Lime-pocalypse 2014: A Margarita-Ruining Supply Chain Lesson

The loss of limes in the past few months may have ruined Margarita Mondays across the U.S., but it’s also a pretty textbook example of how companies have to think outside the box when a supply chain is interrupted.

limes_stack.jpg

Back in March, lime producers in Mexico — where 98% of limes consumed in the U.S. come from — were hit on three sides: by heavy rains, a tree-infecting disease, and even Mexican cartels hijacking truck shipments.

As a result, costs skyrocketed to about $1.75 a pound, three times the usual price!

Faced with the decision to use fewer limes or pay as much as $130 per box, many restaurants and bars have opted to ease up on the garnishes, and substitute lemons where possible (at least, those bars without an under-the-table lime connection).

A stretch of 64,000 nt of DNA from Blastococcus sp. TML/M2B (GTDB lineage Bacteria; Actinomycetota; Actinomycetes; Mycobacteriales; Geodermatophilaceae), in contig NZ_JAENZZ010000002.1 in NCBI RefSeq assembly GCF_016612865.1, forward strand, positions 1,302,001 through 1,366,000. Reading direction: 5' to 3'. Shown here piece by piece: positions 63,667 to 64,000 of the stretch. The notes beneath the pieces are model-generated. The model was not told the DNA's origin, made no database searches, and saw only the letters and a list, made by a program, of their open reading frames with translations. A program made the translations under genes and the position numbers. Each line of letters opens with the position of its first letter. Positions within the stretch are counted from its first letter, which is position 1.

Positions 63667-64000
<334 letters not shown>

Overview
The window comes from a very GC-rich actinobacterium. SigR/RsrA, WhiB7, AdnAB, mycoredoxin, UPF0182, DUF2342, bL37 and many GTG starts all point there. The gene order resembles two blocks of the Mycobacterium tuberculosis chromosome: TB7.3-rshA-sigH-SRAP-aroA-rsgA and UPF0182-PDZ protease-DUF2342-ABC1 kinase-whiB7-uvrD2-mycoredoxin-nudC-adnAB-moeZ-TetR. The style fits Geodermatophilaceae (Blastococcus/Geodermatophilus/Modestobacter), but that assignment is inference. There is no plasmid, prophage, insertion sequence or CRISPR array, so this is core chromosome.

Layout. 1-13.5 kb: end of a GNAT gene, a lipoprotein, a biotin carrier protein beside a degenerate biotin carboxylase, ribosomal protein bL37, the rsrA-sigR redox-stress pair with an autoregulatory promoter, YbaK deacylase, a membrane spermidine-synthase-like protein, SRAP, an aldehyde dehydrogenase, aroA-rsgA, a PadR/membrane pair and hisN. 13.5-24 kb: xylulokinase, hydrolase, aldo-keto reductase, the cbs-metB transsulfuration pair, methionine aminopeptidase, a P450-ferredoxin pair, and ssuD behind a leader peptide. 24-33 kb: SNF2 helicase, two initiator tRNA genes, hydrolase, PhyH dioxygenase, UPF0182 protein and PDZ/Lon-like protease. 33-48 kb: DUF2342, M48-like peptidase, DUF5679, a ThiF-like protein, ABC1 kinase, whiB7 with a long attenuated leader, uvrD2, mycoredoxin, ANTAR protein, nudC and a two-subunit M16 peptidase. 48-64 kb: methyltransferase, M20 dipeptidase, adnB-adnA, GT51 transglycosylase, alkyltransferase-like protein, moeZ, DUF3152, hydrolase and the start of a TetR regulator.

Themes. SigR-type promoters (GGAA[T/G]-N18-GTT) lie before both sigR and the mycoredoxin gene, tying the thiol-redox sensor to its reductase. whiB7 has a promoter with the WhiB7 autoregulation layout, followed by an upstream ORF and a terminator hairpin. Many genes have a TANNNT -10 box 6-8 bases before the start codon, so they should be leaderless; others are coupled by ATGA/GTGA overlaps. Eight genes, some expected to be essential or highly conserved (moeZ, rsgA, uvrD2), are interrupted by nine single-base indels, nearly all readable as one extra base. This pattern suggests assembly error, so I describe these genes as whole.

As crops return to normal, prices are coming back down — but some business owners are making plans should another surprise shortage come up. Case in point: Philadelphia, which usually receives its limes, papayas, and other Mexican produce via truck, is working to launch a weekly ocean shipping route from the Port of Vera Cruz.

Since ships are less likely to be hijacked by trucks or impacted by bad weather, shipments can arrive faster. Who knows? This alternate supply chain option might turn into the go-to source for much-needed limes!

 

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